Putting You in Control of Tomorrow
The link between nationality and economic prosperity brings a fresh challenge each time a new set of statistics is made public. We can’t deny that people’s life chances are heavily influenced by their place of birth, their place of residence and the language they speak. Nor can we always reconcile that with our sense of social justice. But what if the language issue goes deeper? What if the grammatical structure of our native language is steering us in one direction or another?
Behavioural economist Keith Chen believes it is. In a wide-ranging study, he found a link between grammatical structure and the tendency to save money and plan for the future. We’re all familiar with the concept of “living like there’s no tomorrow”. Chen’s findings suggest that some of us are saving like there’s no tomorrow.
The Organisation for Economic Cooperation and Development (OECD) monitors financial activity patterns in 37 countries. Chen was intrigued to find that while prosperous and highly industrialised countries shared many social and economic qualities, they showed radically different habits when it came to the simple act of saving money.
Citizens of countries as diverse as Germany and Japan, or Luxembourg and South Korea, resembled peas in a pod when it came to saving habits. South Koreans and Luxembourgers squirrel away over 25% of their Gross Domestic Product each year. The flipside of the coin sees Britain, the United States and Greece barely saving at all.
With no clear geographical pattern, Keith Chen looked for a linguistic one. What he found was interesting.
The languages we speak can be classified in many different ways, and one of these ways relates to their treatment of the future tense. “Futured” languages such as English and Greek make a clear distinction between the future and the present. “Futureless” languages, on the other hand, refer to future action and current action in the same terms. Japanese and German speakers, who use the same verb conjugation for past, present and future action, put up no linguistic barriers to future action, and Keith Chen believes this is a contributory factor when it comes to financial planning.
When we see the future as something far removed from us, there is a built-in temptation to shield ourselves from it. Fans of “The Simpsons” will recognise this pattern of behaviour in Homer Simpson. An early episode of the show confirmed Homer’s date of birth as May 12th 1956. So while he and his family haven’t changed much over the years, tomorrow is officially his 65th birthday. Simpsons fans will doubt that their hero has saved much money for his retirement, though. Time after time we’ve laughed at Homer’s habit of cheerfully signing up for credit agreements that promise to bankrupt him in the future. He does it because in his mind, the future is a long way away. He also does it simply because he’s Homer Simpson, of course, and it may be stretching a point to say his approach to saving is typical of English speakers, but Keith Chen’s research indicates that when our native language allows us to feel that way about the future, we’re more likely to be led in that direction.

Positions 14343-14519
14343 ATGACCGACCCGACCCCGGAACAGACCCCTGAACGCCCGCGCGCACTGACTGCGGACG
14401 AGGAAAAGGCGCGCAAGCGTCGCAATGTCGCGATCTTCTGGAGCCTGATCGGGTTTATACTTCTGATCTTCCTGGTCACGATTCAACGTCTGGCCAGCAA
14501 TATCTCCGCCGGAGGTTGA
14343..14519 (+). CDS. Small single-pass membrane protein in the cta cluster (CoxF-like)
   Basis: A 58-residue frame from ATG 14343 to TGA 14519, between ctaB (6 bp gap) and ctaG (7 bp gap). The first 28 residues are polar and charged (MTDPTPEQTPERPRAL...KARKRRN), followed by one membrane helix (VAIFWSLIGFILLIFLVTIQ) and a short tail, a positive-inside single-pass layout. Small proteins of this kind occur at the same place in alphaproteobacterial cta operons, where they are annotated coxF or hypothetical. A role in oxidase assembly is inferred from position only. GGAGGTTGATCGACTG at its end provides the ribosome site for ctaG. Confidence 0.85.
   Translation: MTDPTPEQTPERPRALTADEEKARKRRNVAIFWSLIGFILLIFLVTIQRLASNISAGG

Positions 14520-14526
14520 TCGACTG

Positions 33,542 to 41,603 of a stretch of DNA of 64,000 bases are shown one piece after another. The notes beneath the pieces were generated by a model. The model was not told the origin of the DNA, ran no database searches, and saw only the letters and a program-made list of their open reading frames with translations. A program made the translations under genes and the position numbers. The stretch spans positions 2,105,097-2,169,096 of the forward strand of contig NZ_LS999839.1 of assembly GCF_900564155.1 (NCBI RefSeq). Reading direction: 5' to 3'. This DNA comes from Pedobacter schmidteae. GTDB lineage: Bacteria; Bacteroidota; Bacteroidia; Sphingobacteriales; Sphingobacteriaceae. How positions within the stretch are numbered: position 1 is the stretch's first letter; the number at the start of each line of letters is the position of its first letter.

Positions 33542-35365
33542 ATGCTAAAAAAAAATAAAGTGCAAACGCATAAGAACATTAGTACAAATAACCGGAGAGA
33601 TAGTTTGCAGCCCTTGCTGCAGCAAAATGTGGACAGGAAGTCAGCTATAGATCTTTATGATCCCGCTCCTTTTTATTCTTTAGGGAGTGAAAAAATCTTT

At XTM International we know when to follow and when to lead. We listen to our customers, and when they tell us where they want to go our technological leadership takes them there. The future of global communication lies in smart investment in Artificial Intelligence, and we make that investment every day. XTM Cloud enhancements in Inter-language Vector Space technology enable users to calculate the relationship between words from language to language, delivering certainty and control that bodes well for their future success. With the recent release of XTM Cloud 12.7 we’re putting users even more firmly in control of tomorrow. To take just one example, we’ve introduced new linguistic resources to improve the splitter of compound words in languages including German and Dutch. This internal mechanism is used by the Aligner, Auto-inlines, and Bilingual Terminology Extractor, and will add value for translation into all language pairs. But regardless of translation accuracy, will grammatical structure affect the behavioural patterns of German and Dutch speakers? These neighbours share a 350-mile border, but linguistically speaking they don’t share the same view of the future, and Keith Chen believes there are consequences.
The bottom line?
Futureless language speakers:
• Are 30% more likely to save money in any given calendar year
• Finish their working lives with 25% more money saved for their retirement
Applying this nationally, countries where residents speak futureless languages save an average of 5% more of their GDP than their futured-language neighbours.
Is this a coincidence, or do those who speak futureless languages really have that much of an advantage? As contradictory as it sounds, are they saving like there’s no tomorrow?
Whatever the saving and spending plans of our customers, XTM International offers certainty when it comes to multilingual communication.
We’re putting you in control of tomorrow.